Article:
Electrolux Newsroom Asia Pacific

Thoughtful Design: The Vacuum


After 16 years of working with international companies such as Nokia, Sony and Philips, Simon Bradford heads the design of small appliances at Electrolux.Simon's favourite Electrolux appliance, the Ergorapido vacuum cleaner

It’s his job to think of you.

Simon Bradford is Electrolux’s Head of Global Design of Small Appliances at Electrolux, where he oversees the design of small appliances. This includes popular vacuums such as the Ergorapido, UltraSilencer and UltraActive.

Simon Bradford

After 16 years of working with international companies such as Nokia, Sony and Philips, Simon Bradford heads the design of small appliances at Electrolux.

Comparing his job to a music conductor’s, Simon formulates design strategies for products for each region, ensuring every department “knows which tune to play, and playing it all at the same time.”

His cosmopolitan background prepared him well for the international nature of his job. Born in Switzerland to jet setting British parents, Simon grew up speaking English at home and French in school. Excelling in art and drawing but barely scraping through in maths and literature, Simon decided furthering his education in Design at the Art Center College of Design would be a good idea.

Graduating in 1994, he has worked around Europe for the past 16 years with companies such as Philips, Sony, Nokia and now Electrolux. He is currently based in Stockholm, Sweden.

His belief that the biggest upcoming trend for vacuums is sustainability has resulted in the latest line of ecologically friendly vacuums such as the UltraSilencer Green and Jetmaxx Green, which not only save on energy use, but is made with recycled materials.

We catch up with Simon for his thoughts on designing appliances.
Which are your favourite products or designers?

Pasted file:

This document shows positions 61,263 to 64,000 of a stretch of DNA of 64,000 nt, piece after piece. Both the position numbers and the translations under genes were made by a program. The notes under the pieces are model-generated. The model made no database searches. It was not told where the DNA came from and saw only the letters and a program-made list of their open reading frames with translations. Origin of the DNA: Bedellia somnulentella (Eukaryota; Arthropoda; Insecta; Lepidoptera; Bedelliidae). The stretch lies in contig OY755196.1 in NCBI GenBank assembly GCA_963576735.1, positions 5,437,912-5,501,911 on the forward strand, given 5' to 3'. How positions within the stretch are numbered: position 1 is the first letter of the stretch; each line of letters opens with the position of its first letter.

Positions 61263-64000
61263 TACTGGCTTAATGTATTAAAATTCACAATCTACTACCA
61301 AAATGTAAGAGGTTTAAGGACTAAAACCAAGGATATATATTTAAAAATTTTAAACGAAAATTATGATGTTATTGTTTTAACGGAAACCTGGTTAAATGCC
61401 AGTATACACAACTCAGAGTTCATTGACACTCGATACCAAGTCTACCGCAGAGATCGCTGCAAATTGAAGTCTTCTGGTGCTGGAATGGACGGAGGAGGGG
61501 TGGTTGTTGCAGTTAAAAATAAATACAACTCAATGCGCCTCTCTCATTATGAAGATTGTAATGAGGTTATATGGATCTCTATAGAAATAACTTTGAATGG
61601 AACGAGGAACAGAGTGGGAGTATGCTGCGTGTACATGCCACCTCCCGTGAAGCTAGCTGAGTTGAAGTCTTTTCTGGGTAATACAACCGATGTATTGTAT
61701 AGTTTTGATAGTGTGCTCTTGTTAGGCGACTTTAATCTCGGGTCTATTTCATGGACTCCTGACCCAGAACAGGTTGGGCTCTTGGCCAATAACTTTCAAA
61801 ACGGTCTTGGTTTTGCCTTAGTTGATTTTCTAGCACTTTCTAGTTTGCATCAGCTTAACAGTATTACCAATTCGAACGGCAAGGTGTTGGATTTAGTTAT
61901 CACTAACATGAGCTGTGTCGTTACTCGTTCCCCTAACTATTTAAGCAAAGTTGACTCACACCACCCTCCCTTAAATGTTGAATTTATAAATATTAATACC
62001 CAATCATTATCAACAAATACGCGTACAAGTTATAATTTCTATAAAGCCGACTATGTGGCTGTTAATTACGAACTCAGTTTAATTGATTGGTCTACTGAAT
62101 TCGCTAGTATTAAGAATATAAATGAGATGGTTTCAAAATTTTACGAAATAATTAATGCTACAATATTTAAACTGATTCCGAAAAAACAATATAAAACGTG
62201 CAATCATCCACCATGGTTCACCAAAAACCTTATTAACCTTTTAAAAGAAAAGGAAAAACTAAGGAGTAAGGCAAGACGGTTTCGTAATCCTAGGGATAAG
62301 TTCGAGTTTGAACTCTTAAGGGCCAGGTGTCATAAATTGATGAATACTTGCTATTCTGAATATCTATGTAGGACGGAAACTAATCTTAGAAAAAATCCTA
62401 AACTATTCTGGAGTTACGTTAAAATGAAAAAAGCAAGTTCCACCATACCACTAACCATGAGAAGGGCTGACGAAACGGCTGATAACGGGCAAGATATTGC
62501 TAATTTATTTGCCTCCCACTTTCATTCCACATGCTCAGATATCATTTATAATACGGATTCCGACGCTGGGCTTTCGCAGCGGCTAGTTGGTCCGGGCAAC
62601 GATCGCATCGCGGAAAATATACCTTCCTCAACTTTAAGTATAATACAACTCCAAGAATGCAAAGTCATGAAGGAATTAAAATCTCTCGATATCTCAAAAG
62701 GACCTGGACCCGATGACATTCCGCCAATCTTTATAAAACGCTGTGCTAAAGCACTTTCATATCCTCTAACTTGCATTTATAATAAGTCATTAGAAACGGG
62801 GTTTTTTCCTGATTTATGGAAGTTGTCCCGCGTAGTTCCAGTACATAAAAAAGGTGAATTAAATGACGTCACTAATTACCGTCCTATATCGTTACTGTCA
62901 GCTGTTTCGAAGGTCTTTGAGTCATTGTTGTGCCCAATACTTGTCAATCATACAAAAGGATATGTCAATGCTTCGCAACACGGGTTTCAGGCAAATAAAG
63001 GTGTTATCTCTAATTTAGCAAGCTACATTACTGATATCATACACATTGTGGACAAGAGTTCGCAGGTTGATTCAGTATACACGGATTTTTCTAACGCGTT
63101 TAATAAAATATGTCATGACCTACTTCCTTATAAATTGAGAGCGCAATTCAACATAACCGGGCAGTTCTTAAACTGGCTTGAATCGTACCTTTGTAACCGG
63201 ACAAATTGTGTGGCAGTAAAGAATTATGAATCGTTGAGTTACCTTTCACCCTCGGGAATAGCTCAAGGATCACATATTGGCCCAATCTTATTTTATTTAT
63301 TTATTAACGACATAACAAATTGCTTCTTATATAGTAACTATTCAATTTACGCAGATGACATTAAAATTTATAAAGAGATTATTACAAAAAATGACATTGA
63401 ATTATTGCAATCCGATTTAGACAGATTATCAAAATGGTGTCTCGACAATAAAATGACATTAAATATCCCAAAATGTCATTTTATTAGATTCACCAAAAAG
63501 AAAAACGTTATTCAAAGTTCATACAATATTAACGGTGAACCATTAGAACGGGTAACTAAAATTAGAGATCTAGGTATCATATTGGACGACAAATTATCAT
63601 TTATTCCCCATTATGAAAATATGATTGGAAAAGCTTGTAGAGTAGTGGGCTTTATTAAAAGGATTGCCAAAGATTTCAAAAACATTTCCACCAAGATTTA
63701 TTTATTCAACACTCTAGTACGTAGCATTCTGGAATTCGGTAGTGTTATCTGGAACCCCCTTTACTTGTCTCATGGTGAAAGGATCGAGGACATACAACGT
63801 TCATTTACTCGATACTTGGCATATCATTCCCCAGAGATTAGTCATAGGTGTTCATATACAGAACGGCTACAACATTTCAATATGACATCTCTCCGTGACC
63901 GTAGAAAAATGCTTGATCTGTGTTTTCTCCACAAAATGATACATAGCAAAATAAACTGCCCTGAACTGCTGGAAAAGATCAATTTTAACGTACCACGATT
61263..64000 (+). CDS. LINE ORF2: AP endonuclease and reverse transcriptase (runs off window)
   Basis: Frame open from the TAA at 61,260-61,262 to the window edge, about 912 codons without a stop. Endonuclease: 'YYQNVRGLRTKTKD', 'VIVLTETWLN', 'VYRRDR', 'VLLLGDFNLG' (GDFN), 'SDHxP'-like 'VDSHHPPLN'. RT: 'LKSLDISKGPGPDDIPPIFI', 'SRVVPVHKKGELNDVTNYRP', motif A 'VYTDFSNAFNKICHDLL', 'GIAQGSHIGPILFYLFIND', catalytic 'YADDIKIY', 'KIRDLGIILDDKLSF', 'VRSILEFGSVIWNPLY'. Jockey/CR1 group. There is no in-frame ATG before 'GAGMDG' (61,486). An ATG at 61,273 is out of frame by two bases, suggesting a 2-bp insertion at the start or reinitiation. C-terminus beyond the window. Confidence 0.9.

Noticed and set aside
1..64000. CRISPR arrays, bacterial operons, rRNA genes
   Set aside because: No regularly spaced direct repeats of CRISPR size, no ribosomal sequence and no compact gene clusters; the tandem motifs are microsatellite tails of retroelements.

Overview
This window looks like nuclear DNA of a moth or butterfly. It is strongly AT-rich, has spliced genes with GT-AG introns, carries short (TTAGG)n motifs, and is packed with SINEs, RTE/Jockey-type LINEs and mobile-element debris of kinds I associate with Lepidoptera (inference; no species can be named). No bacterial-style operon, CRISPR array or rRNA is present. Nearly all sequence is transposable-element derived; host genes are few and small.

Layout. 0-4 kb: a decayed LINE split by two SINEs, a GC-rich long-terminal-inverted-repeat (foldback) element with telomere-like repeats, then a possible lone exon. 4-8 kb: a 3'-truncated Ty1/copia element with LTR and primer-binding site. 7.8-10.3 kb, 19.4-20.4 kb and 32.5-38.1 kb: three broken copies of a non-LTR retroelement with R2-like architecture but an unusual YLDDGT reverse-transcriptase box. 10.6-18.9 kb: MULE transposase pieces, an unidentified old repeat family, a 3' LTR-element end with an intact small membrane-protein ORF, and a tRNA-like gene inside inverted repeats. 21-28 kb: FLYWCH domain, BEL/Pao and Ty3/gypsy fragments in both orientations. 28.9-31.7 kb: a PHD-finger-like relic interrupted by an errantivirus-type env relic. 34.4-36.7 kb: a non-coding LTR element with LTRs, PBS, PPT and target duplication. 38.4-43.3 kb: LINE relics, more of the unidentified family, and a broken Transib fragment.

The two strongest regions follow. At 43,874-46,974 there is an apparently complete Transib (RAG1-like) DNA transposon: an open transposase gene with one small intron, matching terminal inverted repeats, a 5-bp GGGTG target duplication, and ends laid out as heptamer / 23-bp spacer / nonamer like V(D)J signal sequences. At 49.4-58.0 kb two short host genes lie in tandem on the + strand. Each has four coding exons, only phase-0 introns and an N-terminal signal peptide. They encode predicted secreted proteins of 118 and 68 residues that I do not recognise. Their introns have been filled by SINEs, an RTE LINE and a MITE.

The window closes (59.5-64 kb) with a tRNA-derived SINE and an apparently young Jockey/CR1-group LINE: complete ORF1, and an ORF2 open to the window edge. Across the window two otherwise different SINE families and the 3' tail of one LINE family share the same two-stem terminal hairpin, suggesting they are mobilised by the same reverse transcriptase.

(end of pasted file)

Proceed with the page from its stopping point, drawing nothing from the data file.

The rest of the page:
I’ll always be interested in Consumer Electronics and will continue to be amazed at how fast technology is progressing. When I left Sony in 2004, I designed the last 32’’ CRT television for the European market. It weighed approximately 75 kilos and did not fit inside the boot of a car.

Today, a 32’’  TV is under 1 cm thick and weighs under 10 kilos. That was only seven years later, so it’ll be interesting to see what the world will look like in another seven years.
For me, design is always evolving so my “favourites” quickly get replaced by another “favourite”, but some timeless classics do remain as reference points that I go back to from time to time. The first Sony Sports walkman being one of them.
Working at Electrolux and living in Stockholm has enabled me to rediscover the great Scandinavian Design Values of the 50’s, 60’s and the furniture classics this part of the world is so famous for.

What do you consider when designing a vacuum for the Asian markets?

I would of course have to consider things like cleaning habits. Such as how many times do Asians clean and what type of vacuum cleaner do they use?

We would look into how people live. In a flat or a house, how big is their living space, do they have hard carpets or a tatami? We would also take into consideration local ergonomic issues such as hand sizes in Asia that we know are generally smaller than your typical European or American hands.

Of course, local materials and colours would also have to be considered to suit local tastes.

What are the biggest challenges you’ve faced as a product designer?

A Product Designer faces many challenges along the road of developing a new product. It starts with designing a product based on true consumer insights and making this product meaningful to a consumer by the time it comes out. It involves being aware of what other products are out there and designing something better and different that stays true to Electrolux’s values and design philosophy.

Lastly, designing and developing a product is a collaborative effort among many functions, all needing to work together despite their different areas of specialisation.

What is your design philosophy when approaching product design?

Four words.

Unify. Think about the range first, then about the product. Consistency across a range increases brand identity and allows for versatility across different regions.

Simplify. Simplify the design to fit our Scandinavian heritage and sustainability considerations.

Clarify. Have a clear and understandable USP (unique selling proposition/ point) which makes this product different from the rest.

Amplify. It is a design responsibility to then highlight or amplify the key USP of the product, making it clear to the consumer what he is buying.

5. Which vacuum do you own and what do you like best about it?

Colour ergo

Simon’s favourite Electrolux appliance, the Ergorapido vacuum cleaner

Ergorapido, because it really answers the need of instant cleaning in a stylish way. It’s also the first vacuum cleaner which should be stored visibly!

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